For instance, when a marriage becomes a contractual exchange, then love is something that is earned in light of certain actions having been done well. And, contractually, if certain actions are not done, or are not done to the expectation of the other person, then love is contractually withheld until those things are accomplished.
This is not a marriage though, it is a contract based on rules. A relationship that is based on an unconditional covenant understands that sometimes things don’t always happen or get done the way we want, desire, or expect, but since the marriage is based upon covenant love, love is always infused regardless of contractual performance.
You might also see the Fat Tuesday effect in marriage happen when a spouse is bound by duty to “do something” “be something” or “go somewhere he/she doesn’t want to go.” Since he/she did their contractual duty they feel justified to overindulge some area as a “reward” for their work. Maybe a husband finds justification in going on an extended hunting trip because he just got word that his In-laws are coming to stay for an extended period, so he needs to get out-of-town for a while before that happens and his In-laws rules cramp his style…or perhaps a wife limits out the credit card on a spa day because her husband’s college buddies are due the next day, and since she is being the “good wife” and allowing it, she’s gonna splurge!
Do you see how contractually we live? Do you realize contractual living or religious living results in the creation of Fat Tuesday’s? When genuine love and relationship fills our world, we can enjoy life, have fun and not feel guilty about it! Isn’t that a novel concept. Religion creates Fat Tuesday’s…Fat Tuesday’s create guilt and shame…Guilt and shame turn a powerful season of grace and alignment like Lent into a ritualistic experience of dos and don’t devoid of their real meaning.
When we approach God contractually, we turn something that is holy, cool, and cosmically awesome like Ash Wednesday or Lent, into a checklist of contractual duties to appease God into liking us again…This is so far away from the God revealed through Christ.
If we would live in a sense of daily alignment, in other words, simply realizing that God is for us, not against us and that as we make mistakes, or perhaps over-indulge in something that isn’t good for us, we stop, and have a relational conversation of confession, repentance, and forgiveness. God isn’t standing by with the lightning bolt of contractual misuse ready to smite us, but rather is simply waiting for us to say…“ man, I blew that one, I’m sorry, please forgive me..”
In that moment, the spirit of religion is thrown out the window, and a relationship is born. Religion focuses on rules to keep you in line. God invites you into a relationship, where the interactions are based on a mutuality of love.
Because I am so grateful that God loves me on my best days as well as my most abysmal days, I look forward to a season like Lent not in such a way that compels me to go out and get bombed out of my skull because I won’t be able to drink for the next 40 days, but instead, I long to have a season offered to me where I can realign my thinking process with God’s…Where I can experience grace in the midst of economic trials…Where I can be reminded that God doesn’t care about how well I perform for Him, only that I love Him, and He is thrilled that I simply showed up!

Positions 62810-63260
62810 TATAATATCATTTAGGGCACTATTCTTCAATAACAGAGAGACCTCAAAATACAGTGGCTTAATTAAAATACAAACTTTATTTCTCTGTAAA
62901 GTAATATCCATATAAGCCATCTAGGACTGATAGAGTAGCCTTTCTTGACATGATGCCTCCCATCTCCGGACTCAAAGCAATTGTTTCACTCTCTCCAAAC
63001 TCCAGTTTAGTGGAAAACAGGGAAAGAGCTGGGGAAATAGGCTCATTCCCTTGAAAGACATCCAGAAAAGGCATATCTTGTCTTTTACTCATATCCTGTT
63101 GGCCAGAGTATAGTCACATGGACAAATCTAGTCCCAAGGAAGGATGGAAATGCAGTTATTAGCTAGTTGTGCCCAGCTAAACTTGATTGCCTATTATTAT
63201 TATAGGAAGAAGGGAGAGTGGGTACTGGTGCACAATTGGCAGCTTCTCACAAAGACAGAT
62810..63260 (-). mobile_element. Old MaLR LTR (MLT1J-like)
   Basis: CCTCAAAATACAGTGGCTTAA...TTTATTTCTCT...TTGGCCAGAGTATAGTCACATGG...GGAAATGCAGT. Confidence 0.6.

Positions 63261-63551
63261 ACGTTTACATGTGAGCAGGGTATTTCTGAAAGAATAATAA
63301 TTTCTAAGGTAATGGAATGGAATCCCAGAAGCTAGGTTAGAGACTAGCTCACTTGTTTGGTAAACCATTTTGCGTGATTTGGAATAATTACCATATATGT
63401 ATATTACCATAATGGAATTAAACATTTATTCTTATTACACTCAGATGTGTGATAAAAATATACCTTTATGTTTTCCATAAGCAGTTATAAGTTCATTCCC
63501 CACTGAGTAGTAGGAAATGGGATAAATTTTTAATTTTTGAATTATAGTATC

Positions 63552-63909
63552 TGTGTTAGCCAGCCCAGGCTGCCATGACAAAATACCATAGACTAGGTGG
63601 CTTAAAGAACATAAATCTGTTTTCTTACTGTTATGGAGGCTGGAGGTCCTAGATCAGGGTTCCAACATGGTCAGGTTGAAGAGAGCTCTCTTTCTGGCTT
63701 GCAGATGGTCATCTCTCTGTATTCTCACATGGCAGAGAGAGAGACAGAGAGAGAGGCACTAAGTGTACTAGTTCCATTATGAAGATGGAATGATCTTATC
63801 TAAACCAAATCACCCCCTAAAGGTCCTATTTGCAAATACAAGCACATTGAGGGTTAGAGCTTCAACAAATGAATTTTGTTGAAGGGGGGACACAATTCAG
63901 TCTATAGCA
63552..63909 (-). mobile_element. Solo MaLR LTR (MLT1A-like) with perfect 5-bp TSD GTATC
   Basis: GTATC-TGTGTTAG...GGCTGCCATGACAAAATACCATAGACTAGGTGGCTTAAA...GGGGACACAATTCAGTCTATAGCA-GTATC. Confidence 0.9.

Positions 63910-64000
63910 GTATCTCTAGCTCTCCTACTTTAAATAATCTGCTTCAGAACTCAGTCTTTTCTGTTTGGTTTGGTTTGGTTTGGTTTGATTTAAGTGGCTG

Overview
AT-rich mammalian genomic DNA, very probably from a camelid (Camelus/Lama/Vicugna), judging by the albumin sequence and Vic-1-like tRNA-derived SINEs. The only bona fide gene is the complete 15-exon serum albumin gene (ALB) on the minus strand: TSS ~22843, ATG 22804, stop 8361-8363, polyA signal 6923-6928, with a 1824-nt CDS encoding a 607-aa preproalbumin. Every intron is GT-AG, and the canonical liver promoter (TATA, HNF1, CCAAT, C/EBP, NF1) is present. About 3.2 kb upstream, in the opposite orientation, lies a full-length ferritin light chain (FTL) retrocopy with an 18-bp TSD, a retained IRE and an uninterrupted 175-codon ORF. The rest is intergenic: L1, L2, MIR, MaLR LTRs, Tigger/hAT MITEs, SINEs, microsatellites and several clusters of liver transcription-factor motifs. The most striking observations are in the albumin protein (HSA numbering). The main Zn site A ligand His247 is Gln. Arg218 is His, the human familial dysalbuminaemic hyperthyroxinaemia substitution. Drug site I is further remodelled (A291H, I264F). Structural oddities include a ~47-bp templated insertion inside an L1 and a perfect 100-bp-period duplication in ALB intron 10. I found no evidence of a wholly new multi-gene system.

Maybe what I am saying is that an excessive emphasis on rules naturally finds its outlet in sin or doing things that we normally wouldn’t do if we lived relationally. Perhaps Fat Tuesday’s exist because the religious rules push people where they don’t need to be pushed. Maybe, just maybe, some of the dumb choices that are made in the Fat Tuesday’s of life wouldn’t happen if we understood God relationally and religiously…hmmm, I think I’m right.
What would be even more powerful is if we all realized that God intends our lives to fully experience fun..joy..laughter…and good times. Sure there are some incredibly hard valley’s we will go through, but the religionists among us seem to think that that is all that God wants us to experience…”Stay in the lines, only use these colors, don’t have fun if at all possible, chin up, gut in…etc.”
As I think of Jesus, and all his human interactions, I think of how often He was at parties, amongst friends, enjoying the things of life…not just sitting in Temple or Synagogue assailing Himself religiously. Jesus had an incredible sense of humor that is lost in translation from the Aramaic and Greek into English. He enjoyed living, had fun, and avoided the mistakes of the Fat Tuesday’s of life while enjoying all the celebrations of this life.
So on Wednesday this week (Ash Wednesday) take some time to remember that you are human, a creation of God’s, made of earth, and that one day you will return to the elements of this planetary creation. In light of that truth, ask God to help you realign your heart and soul to His, not because you are doing all the right things, but because He is such a great God who loves you and will never leave you in the hard moments of life.